How to Record a Live Band Performance in 4 Different Ways

There are lots of instances you might be recording a live band performance such as garage band taping to a live concert. In this way, you can make it as your own demo or even as a marketing tool to promote your band songs. In this tutorial, you will be presented with 4 different ways and methods on recording a live band. It depends on your available gears, recording skill and budget. OK let’s start.

Method #1: The Simplest Method- > One microphone

The crudest yet acceptable method is to use only one microphone to record the band. The best type of microphone is an omnidirectional pattern because of its ability to pickup sound waves from all directions. For example, you can use blue yeti USB microphone to record a live band set up as shown in the screenshot below:

Omnidirectional recording

Omnidirectional recording

This does not however pickup the stereo image of the band since you are only using one microphone and the recording will be in mono. The recording chain can be as follows:

Microphone — > Computer USB port — > DAW (setup to record in mono at least 24-bits)

In the above setup, you only need DAW software (Reaper for example) and you need to configure it to accept signal from the USB microphone. Read this Reaper tutorial to get started.

However, if you want the best sound quality that you can get with a single microphone, you need the following:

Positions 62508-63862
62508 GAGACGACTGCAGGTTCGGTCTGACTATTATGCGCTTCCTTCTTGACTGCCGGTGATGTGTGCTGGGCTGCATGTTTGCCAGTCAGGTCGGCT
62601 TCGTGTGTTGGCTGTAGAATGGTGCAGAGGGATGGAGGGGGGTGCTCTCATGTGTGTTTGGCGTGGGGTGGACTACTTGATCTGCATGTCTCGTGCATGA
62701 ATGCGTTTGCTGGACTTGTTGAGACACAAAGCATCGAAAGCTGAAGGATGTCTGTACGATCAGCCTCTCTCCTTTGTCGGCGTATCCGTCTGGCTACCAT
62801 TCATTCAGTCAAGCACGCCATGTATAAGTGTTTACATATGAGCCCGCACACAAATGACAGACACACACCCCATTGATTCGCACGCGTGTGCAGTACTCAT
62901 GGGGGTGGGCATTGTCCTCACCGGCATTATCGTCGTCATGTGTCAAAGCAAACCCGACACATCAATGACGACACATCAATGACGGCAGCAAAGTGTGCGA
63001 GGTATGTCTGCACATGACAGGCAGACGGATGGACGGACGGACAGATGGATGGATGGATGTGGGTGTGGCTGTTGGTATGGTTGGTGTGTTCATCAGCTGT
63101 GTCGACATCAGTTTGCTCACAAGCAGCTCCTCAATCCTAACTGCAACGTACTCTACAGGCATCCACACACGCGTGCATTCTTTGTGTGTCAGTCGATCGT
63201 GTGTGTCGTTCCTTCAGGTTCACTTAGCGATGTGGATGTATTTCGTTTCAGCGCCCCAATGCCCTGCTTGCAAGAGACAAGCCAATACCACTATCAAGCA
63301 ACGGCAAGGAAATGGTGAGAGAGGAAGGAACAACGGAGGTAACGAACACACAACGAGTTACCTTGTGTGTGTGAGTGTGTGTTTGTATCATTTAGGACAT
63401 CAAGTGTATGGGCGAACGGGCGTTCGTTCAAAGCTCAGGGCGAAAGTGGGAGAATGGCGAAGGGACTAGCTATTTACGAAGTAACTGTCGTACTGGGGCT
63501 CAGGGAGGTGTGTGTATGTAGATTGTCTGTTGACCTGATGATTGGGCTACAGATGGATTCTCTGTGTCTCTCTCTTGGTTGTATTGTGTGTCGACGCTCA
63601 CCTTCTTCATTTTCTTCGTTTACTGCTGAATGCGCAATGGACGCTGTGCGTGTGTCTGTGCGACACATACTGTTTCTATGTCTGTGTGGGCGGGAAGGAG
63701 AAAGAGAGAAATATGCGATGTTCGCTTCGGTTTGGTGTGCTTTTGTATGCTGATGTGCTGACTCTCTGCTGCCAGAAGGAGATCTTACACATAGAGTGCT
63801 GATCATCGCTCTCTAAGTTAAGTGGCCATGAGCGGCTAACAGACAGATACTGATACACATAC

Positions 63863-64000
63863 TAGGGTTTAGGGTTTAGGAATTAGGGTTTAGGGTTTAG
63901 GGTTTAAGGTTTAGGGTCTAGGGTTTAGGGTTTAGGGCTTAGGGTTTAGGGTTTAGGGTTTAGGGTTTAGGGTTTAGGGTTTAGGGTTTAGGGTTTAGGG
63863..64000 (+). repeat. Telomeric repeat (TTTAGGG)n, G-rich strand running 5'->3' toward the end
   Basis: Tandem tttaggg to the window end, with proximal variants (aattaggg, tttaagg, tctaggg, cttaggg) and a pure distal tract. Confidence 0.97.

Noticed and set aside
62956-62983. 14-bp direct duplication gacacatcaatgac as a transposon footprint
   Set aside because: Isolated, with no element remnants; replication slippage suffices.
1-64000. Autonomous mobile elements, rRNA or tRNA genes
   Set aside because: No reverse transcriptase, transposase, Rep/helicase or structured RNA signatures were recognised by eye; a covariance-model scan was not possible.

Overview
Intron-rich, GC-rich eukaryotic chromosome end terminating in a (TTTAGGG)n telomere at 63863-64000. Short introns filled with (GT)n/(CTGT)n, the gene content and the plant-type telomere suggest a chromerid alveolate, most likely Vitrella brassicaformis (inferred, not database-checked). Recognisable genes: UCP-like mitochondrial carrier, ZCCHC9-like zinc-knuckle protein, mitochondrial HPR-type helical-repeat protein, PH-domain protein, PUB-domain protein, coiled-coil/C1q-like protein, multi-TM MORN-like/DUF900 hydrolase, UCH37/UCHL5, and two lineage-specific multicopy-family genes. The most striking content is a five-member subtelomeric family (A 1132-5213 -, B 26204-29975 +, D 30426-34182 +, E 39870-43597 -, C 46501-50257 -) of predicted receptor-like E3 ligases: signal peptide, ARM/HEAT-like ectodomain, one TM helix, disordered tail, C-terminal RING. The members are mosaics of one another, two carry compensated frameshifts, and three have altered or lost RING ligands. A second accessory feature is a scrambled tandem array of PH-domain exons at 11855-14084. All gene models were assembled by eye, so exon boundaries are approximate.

a.) A high quality external audio interface. If you are using Windows and your computer has an USB port, you can get some recommendations here.

b.) Omnidirectional large diaphragm condenser microphone with flat frequency response. These are not very expensive and some microphones are affordable such as Behringer C-3. The recording chain will be:

Behringer C-3 — > Audio interface preamp input (with phantom power on) — > USB port on your PC — > DAW (recording in mono)

Of course you need to watch out for clipping and all other stuff that could degrade the quality of your recording. You might want to make sure that the sound of the band is balanced; that is the drums would not drown the vocals as well as the guitar amplifier. These needs manual adjustment and discipline on the part of the musicians. In all methods discussed in this tutorial, you need to apply proper gain staging to get a quality recorded signal.

Bear in mind that the recording quality using this method (and also other methods below) strongly depends on the acoustic environment where the band would be performing. In some instances, it would be hard to get a clear definition of the band particularly that there is no way to mix the instruments after recording since they are recorded together. This method would be useful for creating a rough demo of any of your songs.